63

32

I used the code below (which is a sample from this gist containing more similar code) in my answer to my own question about Mandelbrot-like sets for functions other than the simple quadratic on Math.SE to generate this image:

```
cosineEscapeTime =
Compile[{{c, _Complex}},
Block[{z = c, n = 2, escapeRadius = 10 \[Pi], maxIterations = 100},
While[And[Abs[z] <= escapeRadius, n < maxIterations],
z = Cos[z] + c; n++]; n]]
Block[{center = {0.5527, 0.9435}, radius = 0.1},
DensityPlot[
cosineEscapeTime[x + I y], {x, center[[1]] - radius,
center[[1]] + radius}, {y, center[[2]] - radius,
center[[2]] + radius}, PlotPoints -> 250, AspectRatio -> 1,
ColorFunction -> "TemperatureMap"]]
```

What could I do to improve the speed/time-efficiency of this code? Is there any reasonable way to parallelize it? (I'm running Mathematica 8 on an 8-core machine.)

** edit** Thanks all for the help so far. I wanted to post an update with what I'm seeing based on the answers so far and see if I get any further refinements before I accept an answer. Without going to hand-written C code and/or OpenCL/CUDA stuff, the best so far seems to be to use

`cosineEscapeTime`

as defined above, but replace the `Block[...DensityPlot[]]`

with:```
Block[{center = {0.5527, 0.9435}, radius = 0.1, n = 500},
Graphics[
Raster[Rescale@
ParallelTable[
cosineEscapeTime[x + I y],
{y, center[[2]] - radius, center[[2]] + radius, 2 radius/(n - 1)},
{x, center[[1]] - radius, center[[1]] + radius, 2 radius/(n - 1)}],
ColorFunction -> "TemperatureMap"], ImageSize -> n]
]
```

Probably in large part because it parallelizes over my 8 cores, this runs in a little under 1 second versus about 27 seconds for my original code (based on `AbsoluteTiming[]`

).

Strange,

`Graphics[Raster[Rescale[...]]]`

returns a white image in Mathematica 10 on OS X.`ArrayPlot[Reverse@...]`

works fine. – shrx – 2014-01-30T16:08:47.203Great answer. I'd upvote but I'm out of votes for today. – Mike Bailey – 2012-01-18T05:41:46.877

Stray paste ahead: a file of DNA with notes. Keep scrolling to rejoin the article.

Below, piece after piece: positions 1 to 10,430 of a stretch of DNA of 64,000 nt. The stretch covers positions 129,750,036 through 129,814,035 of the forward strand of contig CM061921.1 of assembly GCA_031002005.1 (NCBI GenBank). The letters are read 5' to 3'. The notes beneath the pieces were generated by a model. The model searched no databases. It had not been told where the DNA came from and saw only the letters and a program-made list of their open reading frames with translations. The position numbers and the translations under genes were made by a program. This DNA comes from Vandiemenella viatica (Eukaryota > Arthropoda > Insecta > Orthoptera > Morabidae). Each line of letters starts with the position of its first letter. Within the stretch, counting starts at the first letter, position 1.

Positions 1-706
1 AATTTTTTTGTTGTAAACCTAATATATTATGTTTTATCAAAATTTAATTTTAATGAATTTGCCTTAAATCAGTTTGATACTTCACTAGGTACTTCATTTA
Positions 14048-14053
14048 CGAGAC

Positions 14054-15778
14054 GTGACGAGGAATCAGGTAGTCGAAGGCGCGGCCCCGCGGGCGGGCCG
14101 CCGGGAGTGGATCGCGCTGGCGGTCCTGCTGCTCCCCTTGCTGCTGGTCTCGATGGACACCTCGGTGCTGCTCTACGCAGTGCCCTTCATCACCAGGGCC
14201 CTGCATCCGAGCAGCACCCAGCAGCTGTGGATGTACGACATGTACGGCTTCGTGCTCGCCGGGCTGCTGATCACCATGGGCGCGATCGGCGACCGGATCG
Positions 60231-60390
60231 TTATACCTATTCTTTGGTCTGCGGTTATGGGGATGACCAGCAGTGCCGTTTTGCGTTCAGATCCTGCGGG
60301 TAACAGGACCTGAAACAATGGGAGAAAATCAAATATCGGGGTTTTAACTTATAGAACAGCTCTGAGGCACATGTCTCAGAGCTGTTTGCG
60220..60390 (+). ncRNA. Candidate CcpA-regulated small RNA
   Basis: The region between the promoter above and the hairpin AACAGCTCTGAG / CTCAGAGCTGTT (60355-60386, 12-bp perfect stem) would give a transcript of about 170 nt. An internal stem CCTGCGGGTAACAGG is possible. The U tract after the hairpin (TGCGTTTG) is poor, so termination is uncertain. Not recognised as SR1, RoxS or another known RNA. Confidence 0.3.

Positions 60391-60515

Thank you, Mike, your answer is great too! This is all compiled from bits of Documentation. I'll post links too. – Vitaliy Kaurov – 2012-01-18T06:09:37.317

If any answer is the "right" one (of which all of these are), this would be the one. Beautifully demonstrates usage of every concept mentioned,

plusit has references to the documentation. – Mike Bailey – 2012-01-19T02:11:07.837I played with this a little using

`AbsoluteTiming[Graphics[Raster[Rescale@ParallelTable[...],ColorFunction -> "TemperatureMap"]]]`

and it seems like your`FixedPoint[]`

formulation of the escape-time function is slower and produces different results than my original`While[]`

formulation, and adding`, CompilationTarget -> "C", RuntimeAttributes -> {Listable}, Parallelization -> True`

inside the`Compile[]`

of my`While[]`

version doesn't make any significant difference. As you suggested, the`Graphics[Raster[Rescale@...]]`

formulation ismuchfaster than`DensityPlot[]`

. – Isaac – 2012-01-19T03:18:41.137With further experimentation, the

`FixedPoint[]`

version does yield the same results as my`While[]`

version (I missed something that caused it not to before), but it is still about 20% slower than the`While[]`

version. – Isaac – 2012-01-19T03:50:49.707@Isaac My guess is that Parallelization and C would start to show advantage for the larger image sizes and more cores present. I just wanted to share different approaches documented in M. Thanks for trying these out ;-) – Vitaliy Kaurov – 2012-01-19T04:05:32.267

1@Isaac at one point I wasted a day or so trying to find the fastest way to obtain the mandelbrot set. The fastest I could do was

`While[(iters < maxiter) && (Abs@z < 2),iters++;z = z^2 + c]`

compiled to C, and this was a bit faster than`FixedPoint`

,`Nest`

and other similar approaches. ie, I found the same as you. – acl – 2012-01-19T11:25:10.563